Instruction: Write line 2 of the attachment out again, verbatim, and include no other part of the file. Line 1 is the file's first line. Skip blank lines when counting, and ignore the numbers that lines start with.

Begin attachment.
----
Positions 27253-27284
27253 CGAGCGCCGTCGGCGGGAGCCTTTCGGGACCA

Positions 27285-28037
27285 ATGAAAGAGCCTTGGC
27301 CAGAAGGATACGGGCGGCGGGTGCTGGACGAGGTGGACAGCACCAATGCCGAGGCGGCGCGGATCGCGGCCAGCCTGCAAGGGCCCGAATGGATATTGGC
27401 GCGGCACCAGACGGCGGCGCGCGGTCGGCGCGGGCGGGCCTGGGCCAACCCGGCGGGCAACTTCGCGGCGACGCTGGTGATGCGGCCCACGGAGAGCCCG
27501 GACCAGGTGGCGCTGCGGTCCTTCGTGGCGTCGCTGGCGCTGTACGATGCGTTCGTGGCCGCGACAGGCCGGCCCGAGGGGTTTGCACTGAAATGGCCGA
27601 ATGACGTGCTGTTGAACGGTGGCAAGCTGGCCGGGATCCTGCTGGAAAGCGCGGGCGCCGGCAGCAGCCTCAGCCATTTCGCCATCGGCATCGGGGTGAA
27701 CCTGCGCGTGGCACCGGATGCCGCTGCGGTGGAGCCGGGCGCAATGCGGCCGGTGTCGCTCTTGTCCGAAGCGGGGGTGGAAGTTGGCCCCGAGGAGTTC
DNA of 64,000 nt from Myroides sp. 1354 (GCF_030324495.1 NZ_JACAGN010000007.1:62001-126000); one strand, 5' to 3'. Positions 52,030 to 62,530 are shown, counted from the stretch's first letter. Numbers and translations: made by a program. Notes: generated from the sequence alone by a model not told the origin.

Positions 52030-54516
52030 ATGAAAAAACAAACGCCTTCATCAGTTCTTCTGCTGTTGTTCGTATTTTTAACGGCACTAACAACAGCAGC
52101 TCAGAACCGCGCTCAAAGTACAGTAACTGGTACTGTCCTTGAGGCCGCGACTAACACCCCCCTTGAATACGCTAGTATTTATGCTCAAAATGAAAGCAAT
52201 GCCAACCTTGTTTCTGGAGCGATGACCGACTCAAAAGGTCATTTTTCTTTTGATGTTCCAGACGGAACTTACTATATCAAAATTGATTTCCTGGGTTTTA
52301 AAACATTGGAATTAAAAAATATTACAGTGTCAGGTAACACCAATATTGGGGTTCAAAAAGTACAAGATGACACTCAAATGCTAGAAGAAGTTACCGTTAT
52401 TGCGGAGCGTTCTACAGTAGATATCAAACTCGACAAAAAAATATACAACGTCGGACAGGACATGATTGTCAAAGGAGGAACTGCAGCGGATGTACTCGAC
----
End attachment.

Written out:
27253 CGAGCGCCGTCGGCGGGAGCCTTTCGGGACCA